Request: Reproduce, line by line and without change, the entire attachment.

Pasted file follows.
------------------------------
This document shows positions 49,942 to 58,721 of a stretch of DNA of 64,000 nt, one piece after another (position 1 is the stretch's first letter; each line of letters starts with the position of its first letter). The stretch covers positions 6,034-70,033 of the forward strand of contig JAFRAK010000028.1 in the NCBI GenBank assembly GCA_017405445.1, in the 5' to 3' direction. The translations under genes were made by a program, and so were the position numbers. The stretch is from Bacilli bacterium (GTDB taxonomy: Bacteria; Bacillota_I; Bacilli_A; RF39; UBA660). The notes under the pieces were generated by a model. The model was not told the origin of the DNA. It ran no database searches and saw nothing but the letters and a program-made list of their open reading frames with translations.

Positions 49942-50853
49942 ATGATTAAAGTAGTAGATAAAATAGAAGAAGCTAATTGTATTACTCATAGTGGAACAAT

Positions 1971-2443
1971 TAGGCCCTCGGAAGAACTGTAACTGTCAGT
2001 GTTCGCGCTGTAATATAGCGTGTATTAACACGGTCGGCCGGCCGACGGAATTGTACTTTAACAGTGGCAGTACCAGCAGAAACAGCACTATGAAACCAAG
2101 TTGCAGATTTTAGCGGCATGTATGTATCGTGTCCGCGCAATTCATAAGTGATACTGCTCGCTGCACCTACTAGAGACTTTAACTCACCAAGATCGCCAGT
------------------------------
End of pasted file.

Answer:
This document shows positions 49,942 to 58,721 of a stretch of DNA of 64,000 nt, one piece after another (position 1 is the stretch's first letter; each line of letters starts with the position of its first letter). The stretch covers positions 6,034-70,033 of the forward strand of contig JAFRAK010000028.1 in the NCBI GenBank assembly GCA_017405445.1, in the 5' to 3' direction. The translations under genes were made by a program, and so were the position numbers. The stretch is from Bacilli bacterium (GTDB taxonomy: Bacteria; Bacillota_I; Bacilli_A; RF39; UBA660). The notes under the pieces were generated by a model. The model was not told the origin of the DNA. It ran no database searches and saw nothing but the letters and a program-made list of their open reading frames with translations.

Positions 49942-50853
49942 ATGATTAAAGTAGTAGATAAAATAGAAGAAGCTAATTGTATTACTCATAGTGGAACAAT

Positions 1971-2443
1971 TAGGCCCTCGGAAGAACTGTAACTGTCAGT
2001 GTTCGCGCTGTAATATAGCGTGTATTAACACGGTCGGCCGGCCGACGGAATTGTACTTTAACAGTGGCAGTACCAGCAGAAACAGCACTATGAAACCAAG
2101 TTGCAGATTTTAGCGGCATGTATGTATCGTGTCCGCGCAATTCATAAGTGATACTGCTCGCTGCACCTACTAGAGACTTTAACTCACCAAGATCGCCAGT